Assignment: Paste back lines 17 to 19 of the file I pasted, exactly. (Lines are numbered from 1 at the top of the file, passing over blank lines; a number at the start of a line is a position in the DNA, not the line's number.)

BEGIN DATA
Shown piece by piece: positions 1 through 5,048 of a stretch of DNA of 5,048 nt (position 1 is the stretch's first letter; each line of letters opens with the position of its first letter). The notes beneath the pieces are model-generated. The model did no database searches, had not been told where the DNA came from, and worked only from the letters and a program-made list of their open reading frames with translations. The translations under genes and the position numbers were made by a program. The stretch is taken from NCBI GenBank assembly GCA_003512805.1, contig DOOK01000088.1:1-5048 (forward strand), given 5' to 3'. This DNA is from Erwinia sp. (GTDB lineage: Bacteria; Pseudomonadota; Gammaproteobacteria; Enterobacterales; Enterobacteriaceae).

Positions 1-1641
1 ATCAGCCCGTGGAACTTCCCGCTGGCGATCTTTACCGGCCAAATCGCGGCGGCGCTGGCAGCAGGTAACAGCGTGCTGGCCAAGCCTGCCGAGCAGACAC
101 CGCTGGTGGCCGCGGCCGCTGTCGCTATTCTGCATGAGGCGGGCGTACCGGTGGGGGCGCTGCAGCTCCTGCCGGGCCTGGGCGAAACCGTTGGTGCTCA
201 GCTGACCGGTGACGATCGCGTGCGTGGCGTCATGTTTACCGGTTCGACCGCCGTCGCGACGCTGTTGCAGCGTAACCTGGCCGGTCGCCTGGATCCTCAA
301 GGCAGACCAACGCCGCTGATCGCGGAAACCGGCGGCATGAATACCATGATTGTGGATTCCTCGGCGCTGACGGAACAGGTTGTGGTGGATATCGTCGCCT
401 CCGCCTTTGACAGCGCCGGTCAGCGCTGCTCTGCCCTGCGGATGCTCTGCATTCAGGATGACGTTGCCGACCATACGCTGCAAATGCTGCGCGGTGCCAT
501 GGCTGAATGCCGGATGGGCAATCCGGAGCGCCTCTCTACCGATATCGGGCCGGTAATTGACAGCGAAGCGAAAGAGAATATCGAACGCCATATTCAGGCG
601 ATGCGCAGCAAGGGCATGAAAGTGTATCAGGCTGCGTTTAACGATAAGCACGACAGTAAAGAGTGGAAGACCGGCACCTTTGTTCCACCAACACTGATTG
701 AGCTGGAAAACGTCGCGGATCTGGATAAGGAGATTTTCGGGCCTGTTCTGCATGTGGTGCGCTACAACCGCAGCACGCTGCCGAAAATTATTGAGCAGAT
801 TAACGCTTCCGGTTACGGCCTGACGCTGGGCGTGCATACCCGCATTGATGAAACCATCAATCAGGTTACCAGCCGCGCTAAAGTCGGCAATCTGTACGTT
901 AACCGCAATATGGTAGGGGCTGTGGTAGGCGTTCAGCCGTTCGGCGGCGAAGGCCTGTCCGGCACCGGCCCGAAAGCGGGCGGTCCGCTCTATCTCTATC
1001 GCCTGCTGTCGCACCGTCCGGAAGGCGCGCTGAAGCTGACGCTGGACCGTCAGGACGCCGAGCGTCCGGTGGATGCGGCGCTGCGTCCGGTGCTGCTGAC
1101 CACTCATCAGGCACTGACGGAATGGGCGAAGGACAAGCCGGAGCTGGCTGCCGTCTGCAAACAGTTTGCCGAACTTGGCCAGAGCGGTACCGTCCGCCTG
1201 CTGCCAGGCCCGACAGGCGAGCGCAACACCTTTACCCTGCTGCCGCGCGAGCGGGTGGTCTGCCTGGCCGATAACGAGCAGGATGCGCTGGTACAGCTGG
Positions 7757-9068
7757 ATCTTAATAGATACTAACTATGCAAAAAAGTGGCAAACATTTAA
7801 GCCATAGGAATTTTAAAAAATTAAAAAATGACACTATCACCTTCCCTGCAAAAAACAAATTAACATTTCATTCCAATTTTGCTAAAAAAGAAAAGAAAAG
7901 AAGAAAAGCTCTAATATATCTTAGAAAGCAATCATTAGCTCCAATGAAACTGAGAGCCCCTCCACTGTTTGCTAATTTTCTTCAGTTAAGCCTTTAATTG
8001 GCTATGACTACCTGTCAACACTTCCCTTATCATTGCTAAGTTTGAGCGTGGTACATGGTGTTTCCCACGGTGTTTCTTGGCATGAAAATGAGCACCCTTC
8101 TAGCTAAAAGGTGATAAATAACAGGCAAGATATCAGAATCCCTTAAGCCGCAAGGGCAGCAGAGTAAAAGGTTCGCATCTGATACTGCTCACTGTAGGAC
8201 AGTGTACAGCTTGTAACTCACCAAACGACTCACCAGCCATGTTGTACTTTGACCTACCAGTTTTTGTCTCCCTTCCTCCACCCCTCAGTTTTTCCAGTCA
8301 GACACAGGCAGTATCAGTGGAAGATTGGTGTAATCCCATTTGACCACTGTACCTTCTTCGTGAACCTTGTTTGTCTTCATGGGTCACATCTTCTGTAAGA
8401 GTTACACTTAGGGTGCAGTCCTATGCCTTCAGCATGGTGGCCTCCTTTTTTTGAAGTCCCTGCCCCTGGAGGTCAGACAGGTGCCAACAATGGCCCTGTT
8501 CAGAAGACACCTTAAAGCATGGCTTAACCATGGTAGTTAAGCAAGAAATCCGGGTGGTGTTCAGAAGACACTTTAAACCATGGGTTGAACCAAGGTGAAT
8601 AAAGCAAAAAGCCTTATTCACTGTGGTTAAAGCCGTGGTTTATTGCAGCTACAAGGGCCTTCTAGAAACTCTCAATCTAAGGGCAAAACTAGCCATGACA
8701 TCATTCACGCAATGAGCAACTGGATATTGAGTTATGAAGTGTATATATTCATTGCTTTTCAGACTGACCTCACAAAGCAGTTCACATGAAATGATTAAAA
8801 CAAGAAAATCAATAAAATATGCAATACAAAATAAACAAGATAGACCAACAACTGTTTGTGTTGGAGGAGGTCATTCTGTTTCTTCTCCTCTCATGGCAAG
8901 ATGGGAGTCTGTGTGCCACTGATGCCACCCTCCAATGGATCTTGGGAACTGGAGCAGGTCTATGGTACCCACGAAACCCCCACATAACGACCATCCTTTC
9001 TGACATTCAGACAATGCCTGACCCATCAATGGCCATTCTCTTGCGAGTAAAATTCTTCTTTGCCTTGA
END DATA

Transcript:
7757 ATCTTAATAGATACTAACTATGCAAAAAAGTGGCAAACATTTAA
7801 GCCATAGGAATTTTAAAAAATTAAAAAATGACACTATCACCTTCCCTGCAAAAAACAAATTAACATTTCATTCCAATTTTGCTAAAAAAGAAAAGAAAAG
7901 AAGAAAAGCTCTAATATATCTTAGAAAGCAATCATTAGCTCCAATGAAACTGAGAGCCCCTCCACTGTTTGCTAATTTTCTTCAGTTAAGCCTTTAATTG